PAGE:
In a court document in PREPA’s bankruptcy process, Cobra said the stay applicable to a request that it be paid before other items as an administrative expense should be lifted because circumstances have changed materially. The court originally imposed the stay in October 2019 and has continued it at regular six-month intervals. Cobra says the stay is highly prejudicial against Cobra, which has unpaid invoices in respect of legitimate, necessary and life-saving work it successfully performed totaling some $350 million (including approximately $123 million in interest, which continues to accrue).

Moreover, the two reasons for the stay can no longer support its continuation, Cobra contends. Those grounds are first, that a criminal indictment against three individuals, including Cobra’s former president, could affect the outcome of the administrative expense motion, and, second, that FEMA’s ongoing analysis of PREPA’s contracts with Cobra and performance of hurricane restoration work could affect Cobra’s entitlements to payment for the work it performed at PREPA’s direction and after multiple rounds of approval by both PREPA and FEMA.

As regarding the criminal matter, on May 18, the District Court presiding over the case approved a plea agreement by Cobra’s former president, Donald Keith Ellison. For purposes of the administrative expense motion, Cobra said, the most relevant part of the plea agreement is the stipulation of facts. In summary, the U.S. Attorney, Ellison and Ahsha Tribble, a former FEMA Region II deputy regional administrator, agreed that Ellison provided to Tribble airfare, accommodations and personal security services having a value of approximately $8,000, and in return Tribble performed official acts between April 2018 and October 2018 in connection with a proposal by Cobra to reconstruct the electrical grid on the island of Vieques in Puerto Rico.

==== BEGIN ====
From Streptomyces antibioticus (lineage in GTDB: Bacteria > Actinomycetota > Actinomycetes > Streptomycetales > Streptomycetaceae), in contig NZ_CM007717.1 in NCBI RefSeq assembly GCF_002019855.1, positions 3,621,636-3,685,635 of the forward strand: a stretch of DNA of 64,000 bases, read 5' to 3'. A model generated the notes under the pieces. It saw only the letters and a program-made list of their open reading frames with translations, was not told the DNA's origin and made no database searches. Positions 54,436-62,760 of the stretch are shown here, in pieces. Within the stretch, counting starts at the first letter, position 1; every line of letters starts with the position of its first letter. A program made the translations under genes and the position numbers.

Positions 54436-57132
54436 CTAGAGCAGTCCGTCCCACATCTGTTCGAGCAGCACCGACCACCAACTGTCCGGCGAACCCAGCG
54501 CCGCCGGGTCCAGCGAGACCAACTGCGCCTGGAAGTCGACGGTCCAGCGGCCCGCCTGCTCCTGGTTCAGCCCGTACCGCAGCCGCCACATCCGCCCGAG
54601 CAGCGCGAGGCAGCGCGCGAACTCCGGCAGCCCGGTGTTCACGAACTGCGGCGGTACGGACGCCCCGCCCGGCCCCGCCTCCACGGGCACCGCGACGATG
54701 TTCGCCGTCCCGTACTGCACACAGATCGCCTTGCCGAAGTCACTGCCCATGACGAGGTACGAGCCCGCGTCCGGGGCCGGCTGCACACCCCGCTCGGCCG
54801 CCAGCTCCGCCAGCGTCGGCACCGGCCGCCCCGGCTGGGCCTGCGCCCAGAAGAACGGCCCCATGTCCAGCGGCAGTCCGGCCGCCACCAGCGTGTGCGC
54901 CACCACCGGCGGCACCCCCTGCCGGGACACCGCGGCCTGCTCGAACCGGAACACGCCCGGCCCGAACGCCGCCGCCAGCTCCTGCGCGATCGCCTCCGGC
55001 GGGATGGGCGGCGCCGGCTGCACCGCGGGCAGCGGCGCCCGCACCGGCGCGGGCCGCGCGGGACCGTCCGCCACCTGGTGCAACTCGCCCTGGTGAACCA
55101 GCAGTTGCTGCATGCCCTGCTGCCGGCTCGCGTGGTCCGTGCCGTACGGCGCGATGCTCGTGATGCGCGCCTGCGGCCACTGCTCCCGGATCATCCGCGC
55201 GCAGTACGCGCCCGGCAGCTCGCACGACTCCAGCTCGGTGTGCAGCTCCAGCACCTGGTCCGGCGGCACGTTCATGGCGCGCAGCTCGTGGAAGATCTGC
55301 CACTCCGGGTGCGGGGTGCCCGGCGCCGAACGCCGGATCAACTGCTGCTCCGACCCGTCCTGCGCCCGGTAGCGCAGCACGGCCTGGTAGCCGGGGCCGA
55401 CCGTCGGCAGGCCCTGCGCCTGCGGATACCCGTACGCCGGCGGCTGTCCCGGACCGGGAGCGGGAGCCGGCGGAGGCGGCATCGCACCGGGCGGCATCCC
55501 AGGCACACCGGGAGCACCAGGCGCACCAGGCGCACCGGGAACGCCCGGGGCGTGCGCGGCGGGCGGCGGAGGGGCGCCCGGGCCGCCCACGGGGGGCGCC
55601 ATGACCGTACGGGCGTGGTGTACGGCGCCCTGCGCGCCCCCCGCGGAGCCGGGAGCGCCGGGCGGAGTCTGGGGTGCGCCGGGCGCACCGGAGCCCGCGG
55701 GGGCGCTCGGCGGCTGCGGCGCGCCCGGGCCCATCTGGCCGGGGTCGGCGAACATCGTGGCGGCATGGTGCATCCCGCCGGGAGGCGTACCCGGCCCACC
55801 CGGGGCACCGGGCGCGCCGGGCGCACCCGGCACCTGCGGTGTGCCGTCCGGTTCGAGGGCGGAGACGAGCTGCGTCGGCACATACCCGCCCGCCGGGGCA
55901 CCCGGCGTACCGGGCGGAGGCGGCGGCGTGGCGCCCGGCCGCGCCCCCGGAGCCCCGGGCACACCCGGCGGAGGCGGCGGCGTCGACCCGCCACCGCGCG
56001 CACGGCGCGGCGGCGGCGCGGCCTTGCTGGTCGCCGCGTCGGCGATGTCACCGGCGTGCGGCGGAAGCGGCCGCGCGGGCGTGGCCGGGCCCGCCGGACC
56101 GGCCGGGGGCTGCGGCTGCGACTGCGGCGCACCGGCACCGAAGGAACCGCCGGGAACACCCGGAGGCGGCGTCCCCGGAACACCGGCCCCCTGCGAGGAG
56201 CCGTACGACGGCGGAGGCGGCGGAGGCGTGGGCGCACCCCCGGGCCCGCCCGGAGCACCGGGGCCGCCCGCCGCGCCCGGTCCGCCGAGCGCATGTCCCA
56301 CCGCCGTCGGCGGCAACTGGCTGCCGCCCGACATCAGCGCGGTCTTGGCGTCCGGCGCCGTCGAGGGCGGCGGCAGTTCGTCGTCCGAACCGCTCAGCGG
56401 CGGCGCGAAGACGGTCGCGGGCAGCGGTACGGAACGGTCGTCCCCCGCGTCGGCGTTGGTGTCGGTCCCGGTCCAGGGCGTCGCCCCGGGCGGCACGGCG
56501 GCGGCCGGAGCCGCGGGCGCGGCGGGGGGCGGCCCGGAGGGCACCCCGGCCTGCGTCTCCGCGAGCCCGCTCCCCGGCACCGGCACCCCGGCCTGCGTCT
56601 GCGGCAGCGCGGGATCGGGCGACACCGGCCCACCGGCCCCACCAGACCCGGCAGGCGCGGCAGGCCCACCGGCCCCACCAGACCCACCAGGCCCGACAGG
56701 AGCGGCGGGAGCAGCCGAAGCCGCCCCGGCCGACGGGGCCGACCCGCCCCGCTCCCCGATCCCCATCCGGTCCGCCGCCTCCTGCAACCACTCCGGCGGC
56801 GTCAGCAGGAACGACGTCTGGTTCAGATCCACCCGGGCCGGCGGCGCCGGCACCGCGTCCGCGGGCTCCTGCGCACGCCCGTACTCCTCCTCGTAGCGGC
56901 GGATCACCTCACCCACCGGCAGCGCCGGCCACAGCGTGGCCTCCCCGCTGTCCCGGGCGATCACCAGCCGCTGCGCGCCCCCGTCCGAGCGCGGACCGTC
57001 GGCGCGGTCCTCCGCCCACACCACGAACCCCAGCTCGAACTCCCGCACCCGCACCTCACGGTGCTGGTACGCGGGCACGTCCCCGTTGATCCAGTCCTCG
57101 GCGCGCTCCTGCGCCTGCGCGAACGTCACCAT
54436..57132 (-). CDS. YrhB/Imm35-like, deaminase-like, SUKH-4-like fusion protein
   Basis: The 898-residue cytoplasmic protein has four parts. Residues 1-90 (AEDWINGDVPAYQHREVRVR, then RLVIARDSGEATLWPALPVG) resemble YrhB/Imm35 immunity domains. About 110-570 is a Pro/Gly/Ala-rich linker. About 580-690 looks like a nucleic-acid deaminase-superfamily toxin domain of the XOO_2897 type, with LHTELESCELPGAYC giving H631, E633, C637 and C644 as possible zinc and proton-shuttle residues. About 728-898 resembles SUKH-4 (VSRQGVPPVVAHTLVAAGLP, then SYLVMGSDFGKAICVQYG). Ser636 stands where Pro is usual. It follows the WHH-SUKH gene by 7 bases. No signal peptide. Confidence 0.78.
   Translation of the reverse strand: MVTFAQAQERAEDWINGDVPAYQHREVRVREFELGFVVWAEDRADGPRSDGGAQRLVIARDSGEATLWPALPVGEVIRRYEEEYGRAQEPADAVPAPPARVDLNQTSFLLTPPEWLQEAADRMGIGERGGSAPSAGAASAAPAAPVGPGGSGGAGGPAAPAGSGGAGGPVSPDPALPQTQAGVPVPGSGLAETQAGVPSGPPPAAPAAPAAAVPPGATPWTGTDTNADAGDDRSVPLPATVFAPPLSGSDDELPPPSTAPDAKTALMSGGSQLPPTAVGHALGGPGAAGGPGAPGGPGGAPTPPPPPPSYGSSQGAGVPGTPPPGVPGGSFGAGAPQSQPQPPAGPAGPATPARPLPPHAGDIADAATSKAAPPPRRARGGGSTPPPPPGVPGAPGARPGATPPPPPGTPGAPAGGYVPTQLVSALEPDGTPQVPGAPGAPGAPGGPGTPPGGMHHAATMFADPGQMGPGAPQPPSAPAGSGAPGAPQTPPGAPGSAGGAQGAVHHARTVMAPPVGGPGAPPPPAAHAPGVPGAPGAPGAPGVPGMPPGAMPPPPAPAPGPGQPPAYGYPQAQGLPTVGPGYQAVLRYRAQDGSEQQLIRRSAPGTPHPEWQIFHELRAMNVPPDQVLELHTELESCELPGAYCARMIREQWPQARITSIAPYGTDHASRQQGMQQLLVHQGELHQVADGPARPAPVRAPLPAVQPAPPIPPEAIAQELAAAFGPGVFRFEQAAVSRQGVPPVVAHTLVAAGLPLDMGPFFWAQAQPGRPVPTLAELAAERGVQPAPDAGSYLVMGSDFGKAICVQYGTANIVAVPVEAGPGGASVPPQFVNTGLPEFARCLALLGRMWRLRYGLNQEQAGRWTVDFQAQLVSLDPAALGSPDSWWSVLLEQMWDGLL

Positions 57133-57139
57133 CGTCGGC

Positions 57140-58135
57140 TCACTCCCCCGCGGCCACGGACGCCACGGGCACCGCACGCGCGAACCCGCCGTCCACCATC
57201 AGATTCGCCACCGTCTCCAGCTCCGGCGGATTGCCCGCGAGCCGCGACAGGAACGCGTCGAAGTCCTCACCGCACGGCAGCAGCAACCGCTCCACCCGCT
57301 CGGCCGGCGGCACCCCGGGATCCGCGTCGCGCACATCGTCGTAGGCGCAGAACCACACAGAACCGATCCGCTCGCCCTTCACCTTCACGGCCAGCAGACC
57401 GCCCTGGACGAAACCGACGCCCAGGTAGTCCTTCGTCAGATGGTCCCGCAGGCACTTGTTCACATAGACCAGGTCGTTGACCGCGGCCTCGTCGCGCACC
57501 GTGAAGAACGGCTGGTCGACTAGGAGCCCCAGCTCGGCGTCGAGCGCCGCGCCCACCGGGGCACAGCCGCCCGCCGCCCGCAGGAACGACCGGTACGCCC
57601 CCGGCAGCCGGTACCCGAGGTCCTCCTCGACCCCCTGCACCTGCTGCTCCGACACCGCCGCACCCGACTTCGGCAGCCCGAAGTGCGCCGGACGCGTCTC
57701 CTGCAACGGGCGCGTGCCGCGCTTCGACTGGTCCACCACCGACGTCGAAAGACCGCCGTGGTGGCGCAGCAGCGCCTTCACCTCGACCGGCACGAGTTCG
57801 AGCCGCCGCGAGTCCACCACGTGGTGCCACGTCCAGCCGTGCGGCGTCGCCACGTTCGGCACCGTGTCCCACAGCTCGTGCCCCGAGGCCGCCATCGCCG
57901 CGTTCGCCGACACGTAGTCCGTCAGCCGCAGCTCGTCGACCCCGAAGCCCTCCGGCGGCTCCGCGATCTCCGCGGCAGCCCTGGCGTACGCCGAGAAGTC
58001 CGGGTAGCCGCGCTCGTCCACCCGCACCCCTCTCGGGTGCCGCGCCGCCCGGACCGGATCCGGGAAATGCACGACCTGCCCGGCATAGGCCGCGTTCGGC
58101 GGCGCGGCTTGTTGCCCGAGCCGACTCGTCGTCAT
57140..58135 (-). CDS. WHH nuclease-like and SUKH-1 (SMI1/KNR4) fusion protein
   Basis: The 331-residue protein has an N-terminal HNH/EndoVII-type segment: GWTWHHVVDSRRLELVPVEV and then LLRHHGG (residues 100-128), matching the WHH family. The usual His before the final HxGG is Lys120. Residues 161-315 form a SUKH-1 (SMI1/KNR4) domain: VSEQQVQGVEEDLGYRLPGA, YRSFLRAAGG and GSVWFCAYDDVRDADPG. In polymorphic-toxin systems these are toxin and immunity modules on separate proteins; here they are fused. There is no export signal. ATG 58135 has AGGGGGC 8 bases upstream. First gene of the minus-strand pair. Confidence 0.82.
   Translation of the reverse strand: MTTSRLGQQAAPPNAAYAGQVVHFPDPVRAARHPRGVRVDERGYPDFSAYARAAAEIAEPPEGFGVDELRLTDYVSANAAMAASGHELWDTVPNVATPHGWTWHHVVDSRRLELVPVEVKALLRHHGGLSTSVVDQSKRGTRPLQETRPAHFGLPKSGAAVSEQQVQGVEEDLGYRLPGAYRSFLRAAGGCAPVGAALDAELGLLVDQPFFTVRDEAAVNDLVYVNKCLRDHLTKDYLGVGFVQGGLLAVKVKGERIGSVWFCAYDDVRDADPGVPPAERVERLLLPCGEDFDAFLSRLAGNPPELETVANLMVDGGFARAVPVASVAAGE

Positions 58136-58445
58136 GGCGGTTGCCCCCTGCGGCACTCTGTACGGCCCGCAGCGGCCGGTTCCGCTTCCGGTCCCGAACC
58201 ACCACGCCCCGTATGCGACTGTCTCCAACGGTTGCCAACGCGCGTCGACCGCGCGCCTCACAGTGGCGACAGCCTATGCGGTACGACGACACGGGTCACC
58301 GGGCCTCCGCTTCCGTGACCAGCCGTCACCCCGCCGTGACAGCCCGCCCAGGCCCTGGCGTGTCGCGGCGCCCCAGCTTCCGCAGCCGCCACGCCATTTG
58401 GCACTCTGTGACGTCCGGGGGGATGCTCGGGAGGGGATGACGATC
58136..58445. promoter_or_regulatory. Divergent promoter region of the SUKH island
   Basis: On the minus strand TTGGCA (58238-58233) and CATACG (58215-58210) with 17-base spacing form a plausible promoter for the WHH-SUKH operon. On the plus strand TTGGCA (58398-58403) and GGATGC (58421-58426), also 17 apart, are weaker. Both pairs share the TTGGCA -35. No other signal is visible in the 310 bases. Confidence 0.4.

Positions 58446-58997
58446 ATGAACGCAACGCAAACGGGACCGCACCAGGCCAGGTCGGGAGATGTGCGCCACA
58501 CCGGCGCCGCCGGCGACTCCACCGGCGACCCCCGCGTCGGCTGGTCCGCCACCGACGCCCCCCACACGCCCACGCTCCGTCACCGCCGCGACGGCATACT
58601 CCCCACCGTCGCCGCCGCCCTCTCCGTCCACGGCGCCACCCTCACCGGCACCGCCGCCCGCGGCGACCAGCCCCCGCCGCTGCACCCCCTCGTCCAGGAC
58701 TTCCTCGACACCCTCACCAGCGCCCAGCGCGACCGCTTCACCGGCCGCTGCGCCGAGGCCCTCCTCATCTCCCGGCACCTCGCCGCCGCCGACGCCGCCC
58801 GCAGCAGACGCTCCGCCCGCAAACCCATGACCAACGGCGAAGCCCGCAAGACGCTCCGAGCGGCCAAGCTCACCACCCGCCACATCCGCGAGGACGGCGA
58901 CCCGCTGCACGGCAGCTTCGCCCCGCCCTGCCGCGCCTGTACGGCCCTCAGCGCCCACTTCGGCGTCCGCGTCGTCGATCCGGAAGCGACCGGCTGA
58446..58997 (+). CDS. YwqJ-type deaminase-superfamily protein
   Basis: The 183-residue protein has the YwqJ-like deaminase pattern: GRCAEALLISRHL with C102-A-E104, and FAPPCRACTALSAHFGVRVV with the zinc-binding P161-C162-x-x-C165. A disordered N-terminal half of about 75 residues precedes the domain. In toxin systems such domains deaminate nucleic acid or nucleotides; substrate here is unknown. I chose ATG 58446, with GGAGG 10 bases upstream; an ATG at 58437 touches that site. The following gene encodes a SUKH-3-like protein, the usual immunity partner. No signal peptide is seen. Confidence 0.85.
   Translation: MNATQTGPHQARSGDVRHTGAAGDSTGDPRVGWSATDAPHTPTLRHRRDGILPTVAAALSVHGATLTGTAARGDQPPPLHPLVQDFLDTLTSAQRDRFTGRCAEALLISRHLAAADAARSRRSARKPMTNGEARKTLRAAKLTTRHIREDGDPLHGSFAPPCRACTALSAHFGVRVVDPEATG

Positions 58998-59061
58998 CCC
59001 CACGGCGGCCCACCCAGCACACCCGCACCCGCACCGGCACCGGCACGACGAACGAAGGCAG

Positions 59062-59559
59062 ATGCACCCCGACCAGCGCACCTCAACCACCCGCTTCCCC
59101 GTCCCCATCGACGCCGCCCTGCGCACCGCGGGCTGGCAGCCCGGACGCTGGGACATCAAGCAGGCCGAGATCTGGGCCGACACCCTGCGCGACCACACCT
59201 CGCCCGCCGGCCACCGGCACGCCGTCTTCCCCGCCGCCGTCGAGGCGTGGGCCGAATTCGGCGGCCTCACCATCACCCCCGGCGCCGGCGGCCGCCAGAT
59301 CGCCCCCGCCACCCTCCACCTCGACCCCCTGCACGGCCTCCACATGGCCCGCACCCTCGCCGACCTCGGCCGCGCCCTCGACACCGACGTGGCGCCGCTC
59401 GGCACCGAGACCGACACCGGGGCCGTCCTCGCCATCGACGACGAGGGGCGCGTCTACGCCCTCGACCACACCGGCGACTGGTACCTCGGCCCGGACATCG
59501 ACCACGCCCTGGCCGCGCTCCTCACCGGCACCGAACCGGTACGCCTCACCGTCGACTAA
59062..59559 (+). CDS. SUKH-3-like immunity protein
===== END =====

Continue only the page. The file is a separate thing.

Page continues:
“As the stipulation of facts makes clear, Cobra was ultimately not awarded this contract,” Cobra said. “No other facts relevant to the Contracts at issue under the Administration Expense Motion have resulted from the now resolved Criminal Matter, and the Plea Agreement makes no mention of any conduct related to in any way the Contracts.”

Ellison agreed to plead guilty to violating 18 U.S.C. § 201, which prohibits offering anything of value to a public official in return for an official act. In this instance, the public official was identified as Tribble, who also pleaded guilty. Previously, the third defendant in the criminal matter, Jovanda Patterson, pleaded guilty to one count of 18 acts affecting a personal financial interest. Patterson’s plea wholly related to her conduct as an employee of FEMA, not Cobra, and also has no bearing on the amount owed to Cobra under the contracts, Cobra said.

The second basis for the stay, which is the FEMA analysis, likewise does not support the continuance of the stay, according to Cobra. It now is over two years since the FEMA analysis was expected to be completed and, once again, there is no end in sight, the company said.

“To date, the various reports issued by FEMA, the RAND Corporation and other disinterested third parties almost universally support Cobra’s argument that the services it performed on behalf of PREPA were reasonable, actual and necessary costs,” Cobra said.